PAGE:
Promoting beef Noble looks toward year as ambassador
“I am really going to focus on elementary, middle school and high school groups, advocating for agriculture and talking about how we can make a living,” says Laura Noble, Wyoming’s new Beef Ambassador.
The Wyoming Beef Ambassador program seeks out young people who are knowledgeable about the beef industry and their community with the ability to express themselves well.
“We look for a person who can portray themself in an interview and someone with good writing skills who can answer articles and letters to the editor. We look for someone that can be a good advocate for agriculture,” explains Leslie Hendry, co-chair of the Wyoming Beef Ambassador Program.
As an ambassador, Noble will be asked to speak to local groups, such as 4-H and FFA, as well as attend local events in her area.
“She will go to the Wyoming Stock Growers Convention in December, and she will promote beef at the Wyoming State Fair,” Hendry comments.
Noble plans on reaching out to the younger generation, getting them involved and excited about beef.
“There are quite a few students involved in agriculture, in my ag classes and through FFA, but about half of students are not,” describes Noble of her Sublette County high school.
Many of the ranches in the area are being run by older generations, and she notes that there are not very many young ranchers in the county.
“There is a big problem with younger generations being involved in agriculture,” she comments.
In the next year, Noble plans on building a blog and possibly some video content to reach out to her peers.
“I am also going to work with the Facebook page and human contact,” she explains.
The most recent ambassador, Rachel Purdy, started a Facebook page for the Wyoming Beef Ambassadors, and Noble will maintain the page with recipes and other beef information.
“I am hoping that in the next week or two it will be fully running and ready to go,” she notes.
As the new beef ambassador, Noble has her work cut out for her, learning about the industry and how to share positive information.
“I will be forming a project and creating speeches, so I can talk to different age groups,” she explains.
She also has to be prepared for the national competition in September.
“I have to research a lot of topics in the beef community, and I am going to have to formulate better public speaking skills because they are a big part of the position,” Noble says.
The national contest includes a public interview in which contestants have to showcase their beef knowledge.
“I was inspired by my advisor in my ag class to become an ambassador, but I am also really interested in beef,” she states.
The Green River Valley CattleWomen’s Association reached out to students in Sublette County to participate in the program.
“Each county sends two people into the state competition, and one finalist is chosen at the state level,” she explained.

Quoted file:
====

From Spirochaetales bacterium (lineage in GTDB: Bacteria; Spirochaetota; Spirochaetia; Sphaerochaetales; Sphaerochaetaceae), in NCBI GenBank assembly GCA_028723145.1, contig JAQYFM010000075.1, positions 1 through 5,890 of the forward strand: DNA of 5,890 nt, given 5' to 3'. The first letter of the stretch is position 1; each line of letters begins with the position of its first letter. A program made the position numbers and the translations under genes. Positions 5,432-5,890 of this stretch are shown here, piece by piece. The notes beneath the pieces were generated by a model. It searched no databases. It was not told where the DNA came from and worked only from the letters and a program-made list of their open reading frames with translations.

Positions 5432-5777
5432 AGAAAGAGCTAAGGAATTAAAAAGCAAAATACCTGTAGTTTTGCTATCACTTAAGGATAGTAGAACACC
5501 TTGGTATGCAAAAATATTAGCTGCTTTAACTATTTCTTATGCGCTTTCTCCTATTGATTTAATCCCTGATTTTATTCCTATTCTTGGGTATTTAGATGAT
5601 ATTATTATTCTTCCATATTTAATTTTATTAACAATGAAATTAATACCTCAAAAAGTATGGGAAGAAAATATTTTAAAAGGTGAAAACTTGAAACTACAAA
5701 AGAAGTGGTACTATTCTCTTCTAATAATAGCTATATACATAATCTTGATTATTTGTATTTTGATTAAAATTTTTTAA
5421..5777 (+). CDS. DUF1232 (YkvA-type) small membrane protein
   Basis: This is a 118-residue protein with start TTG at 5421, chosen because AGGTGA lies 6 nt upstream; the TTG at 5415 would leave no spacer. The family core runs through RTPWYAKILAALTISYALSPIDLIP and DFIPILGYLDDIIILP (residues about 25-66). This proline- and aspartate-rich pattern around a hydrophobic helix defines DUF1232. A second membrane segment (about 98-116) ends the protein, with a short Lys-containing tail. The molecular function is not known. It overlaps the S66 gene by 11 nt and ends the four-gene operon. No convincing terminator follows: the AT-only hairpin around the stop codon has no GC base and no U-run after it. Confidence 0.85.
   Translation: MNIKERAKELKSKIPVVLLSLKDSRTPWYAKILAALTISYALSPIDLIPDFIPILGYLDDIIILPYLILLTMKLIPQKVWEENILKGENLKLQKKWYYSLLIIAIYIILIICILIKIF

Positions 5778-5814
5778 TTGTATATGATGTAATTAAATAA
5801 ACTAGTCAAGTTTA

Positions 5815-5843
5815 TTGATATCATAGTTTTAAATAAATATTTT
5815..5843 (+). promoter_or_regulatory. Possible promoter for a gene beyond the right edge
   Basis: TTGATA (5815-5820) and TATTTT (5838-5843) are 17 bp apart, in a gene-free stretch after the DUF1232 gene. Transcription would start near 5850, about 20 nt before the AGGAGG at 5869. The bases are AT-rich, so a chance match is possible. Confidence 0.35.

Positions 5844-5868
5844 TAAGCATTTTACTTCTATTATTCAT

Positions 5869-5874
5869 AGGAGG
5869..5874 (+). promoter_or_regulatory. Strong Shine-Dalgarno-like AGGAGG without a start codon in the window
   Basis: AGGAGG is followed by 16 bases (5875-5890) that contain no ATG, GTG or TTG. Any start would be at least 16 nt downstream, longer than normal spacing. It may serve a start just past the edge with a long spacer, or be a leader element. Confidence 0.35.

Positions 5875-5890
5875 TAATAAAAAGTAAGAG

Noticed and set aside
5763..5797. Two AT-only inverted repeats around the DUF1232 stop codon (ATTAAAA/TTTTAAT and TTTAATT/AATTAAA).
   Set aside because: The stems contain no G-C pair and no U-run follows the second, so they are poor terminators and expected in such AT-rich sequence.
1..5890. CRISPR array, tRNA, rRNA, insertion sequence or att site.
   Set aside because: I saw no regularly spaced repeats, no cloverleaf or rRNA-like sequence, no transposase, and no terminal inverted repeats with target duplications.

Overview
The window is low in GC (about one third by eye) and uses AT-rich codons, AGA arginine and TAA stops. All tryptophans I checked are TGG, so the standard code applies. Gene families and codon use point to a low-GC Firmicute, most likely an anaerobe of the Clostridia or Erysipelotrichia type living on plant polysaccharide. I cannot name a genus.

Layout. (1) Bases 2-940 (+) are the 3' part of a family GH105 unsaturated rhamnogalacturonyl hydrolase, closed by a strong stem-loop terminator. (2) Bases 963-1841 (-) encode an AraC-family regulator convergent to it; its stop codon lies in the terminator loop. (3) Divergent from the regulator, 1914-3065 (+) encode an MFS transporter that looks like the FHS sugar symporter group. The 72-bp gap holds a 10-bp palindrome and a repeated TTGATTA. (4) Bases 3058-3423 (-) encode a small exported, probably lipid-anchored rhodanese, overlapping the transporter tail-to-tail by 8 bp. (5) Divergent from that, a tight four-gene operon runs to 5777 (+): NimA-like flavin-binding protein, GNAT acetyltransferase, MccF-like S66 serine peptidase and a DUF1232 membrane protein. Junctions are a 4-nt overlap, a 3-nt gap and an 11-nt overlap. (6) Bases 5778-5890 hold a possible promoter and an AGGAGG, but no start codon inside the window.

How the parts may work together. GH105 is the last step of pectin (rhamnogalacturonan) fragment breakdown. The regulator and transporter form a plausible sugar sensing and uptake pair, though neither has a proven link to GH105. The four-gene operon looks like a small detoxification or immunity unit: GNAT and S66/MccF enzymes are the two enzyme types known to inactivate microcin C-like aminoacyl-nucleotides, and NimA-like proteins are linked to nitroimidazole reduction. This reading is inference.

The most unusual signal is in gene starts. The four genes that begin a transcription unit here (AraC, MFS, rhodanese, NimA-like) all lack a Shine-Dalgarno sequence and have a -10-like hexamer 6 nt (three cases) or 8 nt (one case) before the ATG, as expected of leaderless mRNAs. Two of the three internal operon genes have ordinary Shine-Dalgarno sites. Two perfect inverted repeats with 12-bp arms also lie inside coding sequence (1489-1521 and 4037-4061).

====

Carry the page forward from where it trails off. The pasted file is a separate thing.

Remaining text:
Noble, who has been chosen as the Wyoming Beef Ambassador for 2016, is a fifth generation cattle rancher from Cora.
“About two years ago, I started my own beef herd,” she says.
Although her family has traditionally run Black Angus, Noble has red cows.
“My favorite thing is seeing the cows succeed and grow,” she comments.
Especially with the recent high prices in sales last fall, she saw just how valuable good management of her cows could be.
“I am raising heifers right now, but eventually I will look at bulls,” she notes.
Noble looks for good genetics in her herd with an emphasis on small udders, straight legs and good disposition.
“I am super passionate about beef and the beef community,” she adds.
There are a lot of people in the United States who are unaware of how a good product comes to their table, and Noble is looking forward to the upcoming year for the opportunity to share that information.
“I am excited to be an ambassador and someone who gets to teach people about the beef community and how important it really is,” she says.
She also looks forward to sharing all of the ways that beef cattle can be used that consumers may not be aware of.
“We use different parts of the cow for all sorts of things – more than just meat,” she explains.
Noble is thankful for the ambassador program, despite the challenges of inspiring interest in agriculture in younger generations.
“We are trying to come up with some incentives to excite more kids so they participate in the program,” states Hendry.
Many of the potential candidates for this year attended the annual state FFA convention, which conflicted with the event.
“The kids who are really good are really busy, and they are involved in everything, so it’s hard for them to commit the time to being a beef ambassador,” she adds.
Hendry hopes that next year will see more participation, noting that national participants get to be part of tours and events around the country, internship programs and leadership training.
“It’s a great program for youth,” says Hendry. “It makes good leaders and that is what we are trying to do.”
“I would really like to thank the Wyoming Beef Ambassadors and Wyoming CattleWomen’s Association,” states Noble. “I would especially like to thank the Cowbells in Sublette County for continuing the program.”
Natasha Wheeler is editor of the Wyoming Livestock Roundup and can be contacted at firstname.lastname@example.org.